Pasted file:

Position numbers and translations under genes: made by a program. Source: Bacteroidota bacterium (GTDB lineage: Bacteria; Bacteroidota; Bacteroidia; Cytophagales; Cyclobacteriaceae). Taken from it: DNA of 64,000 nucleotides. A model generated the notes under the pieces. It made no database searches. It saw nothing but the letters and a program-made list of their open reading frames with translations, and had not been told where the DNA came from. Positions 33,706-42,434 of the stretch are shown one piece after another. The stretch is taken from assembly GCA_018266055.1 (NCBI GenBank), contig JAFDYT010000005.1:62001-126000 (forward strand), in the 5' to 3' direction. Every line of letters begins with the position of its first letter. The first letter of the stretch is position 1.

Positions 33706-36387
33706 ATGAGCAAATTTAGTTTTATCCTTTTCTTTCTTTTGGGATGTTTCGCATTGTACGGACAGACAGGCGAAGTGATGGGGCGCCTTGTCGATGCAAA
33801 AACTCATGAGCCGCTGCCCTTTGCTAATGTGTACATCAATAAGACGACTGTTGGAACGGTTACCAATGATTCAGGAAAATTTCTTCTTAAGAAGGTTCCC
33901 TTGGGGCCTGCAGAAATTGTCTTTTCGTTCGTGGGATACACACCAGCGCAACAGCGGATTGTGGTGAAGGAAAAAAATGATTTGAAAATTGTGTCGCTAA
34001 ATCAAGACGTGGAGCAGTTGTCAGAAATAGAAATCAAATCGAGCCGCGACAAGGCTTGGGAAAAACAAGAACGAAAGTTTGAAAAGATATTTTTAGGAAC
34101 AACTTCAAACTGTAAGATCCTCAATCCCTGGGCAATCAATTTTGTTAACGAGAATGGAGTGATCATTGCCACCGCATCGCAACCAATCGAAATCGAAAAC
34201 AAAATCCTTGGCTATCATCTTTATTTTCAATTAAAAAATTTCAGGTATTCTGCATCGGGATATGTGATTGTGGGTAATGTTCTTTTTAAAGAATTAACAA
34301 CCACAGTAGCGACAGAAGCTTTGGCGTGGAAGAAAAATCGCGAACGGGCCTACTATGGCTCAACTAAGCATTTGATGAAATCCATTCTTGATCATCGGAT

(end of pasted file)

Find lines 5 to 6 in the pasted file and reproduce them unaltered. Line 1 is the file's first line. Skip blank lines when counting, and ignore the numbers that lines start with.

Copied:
33901 TTGGGGCCTGCAGAAATTGTCTTTTCGTTCGTGGGATACACACCAGCGCAACAGCGGATTGTGGTGAAGGAAAAAAATGATTTGAAAATTGTGTCGCTAA
34001 ATCAAGACGTGGAGCAGTTGTCAGAAATAGAAATCAAATCGAGCCGCGACAAGGCTTGGGAAAAACAAGAACGAAAGTTTGAAAAGATATTTTTAGGAAC